Your Permitted Use Clause-Not A Simple As You May Think!

Many tenants think that the permitted use clauses in their commercial real estate leases are simply loose descriptions of what the tenant intends to do in the premises. They will look at the clause and say to themselves “that is a pretty decent description of my business”, and they don’t think to further negotiate the language. However, in reality, the permitted use clause is a limitation on what you can do in the premises. If it doesn’t say it in your permitted use clause, then you probably can’t do it. For instance, if you have a permitted use clause that says the premises can be used for “an Italian restaurant specializing in pizza and pasta”, then you can’t simply open up a french restaurant or a hamburger restaurant if your Italian restaurant isn’t doing so well, or if you simply decide that another restaurant type might be a better business model for you. Without the landlord’s permission, you actually can’t open any type of business in the premises except for an Italian restaurant specializing in pizza and pasta. What’s worse is that, if you haven’t negotiated that the landlord’s consent to a change of use may not be unreasonably withheld, then the landlord doesn’t even have to be reasonable about disallowing your use change.

If your business isn’t making it, or you want to move or retire, the landlord doesn’t have to let you assign or sublease your premises to another tenant unless they are going to use it as an Italian restaurant specializing in pizza and pasta. Commercial real estate leases, especially retail leases, are fraught with issues like this. Make sure that you think about these clauses instead of making the mistake of assuming that they are just loosely descriptive in nature. For more tips on negotiating commercial real estate leases, see my blog at


About marylandcommercialleaseadvisor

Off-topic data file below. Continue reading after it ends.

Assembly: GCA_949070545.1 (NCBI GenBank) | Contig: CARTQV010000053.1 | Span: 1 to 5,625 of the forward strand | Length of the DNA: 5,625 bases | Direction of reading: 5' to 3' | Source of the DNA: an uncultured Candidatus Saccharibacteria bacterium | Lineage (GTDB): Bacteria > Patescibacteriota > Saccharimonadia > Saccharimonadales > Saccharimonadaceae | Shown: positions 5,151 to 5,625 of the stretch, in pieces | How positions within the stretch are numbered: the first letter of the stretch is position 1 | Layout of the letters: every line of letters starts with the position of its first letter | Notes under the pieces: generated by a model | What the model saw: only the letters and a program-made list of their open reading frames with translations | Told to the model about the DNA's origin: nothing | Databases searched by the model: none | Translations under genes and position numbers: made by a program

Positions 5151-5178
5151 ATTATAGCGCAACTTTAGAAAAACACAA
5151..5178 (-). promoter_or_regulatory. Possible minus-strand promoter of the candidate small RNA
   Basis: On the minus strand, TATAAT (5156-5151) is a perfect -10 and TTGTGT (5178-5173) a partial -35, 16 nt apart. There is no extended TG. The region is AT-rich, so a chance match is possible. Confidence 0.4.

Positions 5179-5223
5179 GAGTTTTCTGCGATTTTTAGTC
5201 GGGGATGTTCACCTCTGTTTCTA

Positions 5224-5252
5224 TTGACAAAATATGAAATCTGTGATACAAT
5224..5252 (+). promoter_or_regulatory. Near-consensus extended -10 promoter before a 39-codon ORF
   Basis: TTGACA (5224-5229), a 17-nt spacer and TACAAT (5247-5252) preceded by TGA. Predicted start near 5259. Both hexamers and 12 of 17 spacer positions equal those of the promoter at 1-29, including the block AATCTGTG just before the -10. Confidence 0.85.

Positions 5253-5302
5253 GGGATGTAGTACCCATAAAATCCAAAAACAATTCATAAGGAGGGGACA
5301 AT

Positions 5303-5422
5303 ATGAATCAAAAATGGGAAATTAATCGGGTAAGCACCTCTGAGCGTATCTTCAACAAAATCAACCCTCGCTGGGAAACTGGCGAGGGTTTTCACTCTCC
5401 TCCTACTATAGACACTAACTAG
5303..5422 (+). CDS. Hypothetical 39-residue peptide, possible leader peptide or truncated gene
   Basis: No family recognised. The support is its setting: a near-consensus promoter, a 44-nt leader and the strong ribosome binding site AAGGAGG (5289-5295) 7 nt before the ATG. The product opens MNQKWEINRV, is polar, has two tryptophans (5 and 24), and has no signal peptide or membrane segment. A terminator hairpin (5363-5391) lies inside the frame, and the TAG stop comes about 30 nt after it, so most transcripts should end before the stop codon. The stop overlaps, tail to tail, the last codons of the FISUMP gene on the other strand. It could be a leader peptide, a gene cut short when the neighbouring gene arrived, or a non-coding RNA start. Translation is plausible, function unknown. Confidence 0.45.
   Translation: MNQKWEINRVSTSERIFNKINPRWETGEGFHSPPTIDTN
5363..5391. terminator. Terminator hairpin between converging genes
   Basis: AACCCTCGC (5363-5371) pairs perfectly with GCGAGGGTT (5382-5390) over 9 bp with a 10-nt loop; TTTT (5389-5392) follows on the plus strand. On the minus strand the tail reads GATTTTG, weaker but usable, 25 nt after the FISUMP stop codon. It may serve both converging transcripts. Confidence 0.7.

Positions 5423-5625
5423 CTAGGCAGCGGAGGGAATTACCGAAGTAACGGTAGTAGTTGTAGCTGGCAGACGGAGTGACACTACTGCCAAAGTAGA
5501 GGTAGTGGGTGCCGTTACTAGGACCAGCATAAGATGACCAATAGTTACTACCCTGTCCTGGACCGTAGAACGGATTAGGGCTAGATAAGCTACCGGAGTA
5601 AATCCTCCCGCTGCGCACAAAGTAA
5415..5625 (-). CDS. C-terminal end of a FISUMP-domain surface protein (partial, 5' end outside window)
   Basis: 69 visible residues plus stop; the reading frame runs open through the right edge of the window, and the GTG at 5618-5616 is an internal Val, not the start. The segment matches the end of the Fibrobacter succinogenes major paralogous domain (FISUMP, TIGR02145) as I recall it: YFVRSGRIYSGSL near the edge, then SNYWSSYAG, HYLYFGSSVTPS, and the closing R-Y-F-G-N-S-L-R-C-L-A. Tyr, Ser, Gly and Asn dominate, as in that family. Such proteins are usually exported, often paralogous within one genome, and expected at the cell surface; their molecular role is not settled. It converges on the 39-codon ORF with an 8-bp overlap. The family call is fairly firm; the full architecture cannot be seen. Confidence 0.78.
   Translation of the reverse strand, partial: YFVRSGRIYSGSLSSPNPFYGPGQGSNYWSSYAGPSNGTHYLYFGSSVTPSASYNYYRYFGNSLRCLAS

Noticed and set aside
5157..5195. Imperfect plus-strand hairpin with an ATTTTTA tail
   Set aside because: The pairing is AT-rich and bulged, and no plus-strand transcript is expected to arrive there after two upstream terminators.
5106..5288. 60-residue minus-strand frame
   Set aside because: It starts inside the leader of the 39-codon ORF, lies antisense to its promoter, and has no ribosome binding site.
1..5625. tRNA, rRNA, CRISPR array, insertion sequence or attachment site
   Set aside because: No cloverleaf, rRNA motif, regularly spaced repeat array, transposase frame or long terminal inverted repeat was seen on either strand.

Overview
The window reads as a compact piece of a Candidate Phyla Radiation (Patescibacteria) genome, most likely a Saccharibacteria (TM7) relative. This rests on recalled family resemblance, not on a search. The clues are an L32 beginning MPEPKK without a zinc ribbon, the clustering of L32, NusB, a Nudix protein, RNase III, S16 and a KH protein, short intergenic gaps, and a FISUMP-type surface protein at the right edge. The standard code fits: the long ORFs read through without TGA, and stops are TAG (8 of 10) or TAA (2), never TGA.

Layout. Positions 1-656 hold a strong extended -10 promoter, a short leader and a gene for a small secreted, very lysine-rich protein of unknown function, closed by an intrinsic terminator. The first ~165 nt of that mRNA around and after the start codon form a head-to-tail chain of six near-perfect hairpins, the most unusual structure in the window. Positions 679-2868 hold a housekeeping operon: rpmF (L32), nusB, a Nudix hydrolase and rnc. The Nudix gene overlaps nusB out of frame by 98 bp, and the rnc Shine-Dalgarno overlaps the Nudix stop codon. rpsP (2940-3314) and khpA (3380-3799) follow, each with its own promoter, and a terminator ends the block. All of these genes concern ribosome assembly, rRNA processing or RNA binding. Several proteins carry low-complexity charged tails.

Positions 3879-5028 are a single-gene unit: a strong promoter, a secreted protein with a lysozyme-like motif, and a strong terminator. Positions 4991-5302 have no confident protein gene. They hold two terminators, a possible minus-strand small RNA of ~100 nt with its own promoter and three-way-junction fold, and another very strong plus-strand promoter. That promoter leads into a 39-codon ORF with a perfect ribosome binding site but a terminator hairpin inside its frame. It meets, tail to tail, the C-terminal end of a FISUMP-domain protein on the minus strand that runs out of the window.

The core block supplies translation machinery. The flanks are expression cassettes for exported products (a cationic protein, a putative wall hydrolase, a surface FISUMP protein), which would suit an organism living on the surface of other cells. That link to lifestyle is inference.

I am a veteran negotiator that has done hundreds of retail, office and industrial leases throughout the United States. I have been a licensed Maryland attorney since 1985, and a licensed commercial real estate broker dating back to 1991. I have served as an expert witness in commercial real estate matters on multiple occasions, and have been a national instructor on real estate leasing issues, retail investments, and distressed commercial assets and REO's. From 1995-2004, I served as the head leasing attorney for the eastern United States for Glenborough Realty Trust, a $2.5 billion diversified REIT that was traded on the New York Stock Exchange. I offer a full spectrum of expert leasing services to landlords and tenants of all types. I am well trained in site location, and I can find the perfect location for a tenant. I can negotiate the business terms with the best of them, PLUS I am an accomplished leasing attorney that has negotiated against many of the best leasing attorneys in the nation. I have negotiated leases for/with companies such as Lord and Taylor, Circuit City, Starbuck's, Outback Steakhouse, Hometown Buffet, Popeye's, Chipotle, U.S. First National Credit Union, Merrill Lynch, New York Life, Bella Photography, Parsons-Brinckerhoff, Caterpillar, Fed Ex, Clear Channel Communications, and many other noted national and regional companies. I have also worked with scores of local regional tenants. I have also developed and leased out a shopping center, and have been a commercial tenant upon at least three occasions myself. I also spent four years as a commercial construction and permanent lender for a large bank. So, I understand real estate leasing from virtually all sides of the deal. That enables me to negotiate win-win deals for clients of all types. I am available as a broker, attorney, and/or consultant to landlords and tenants alike.
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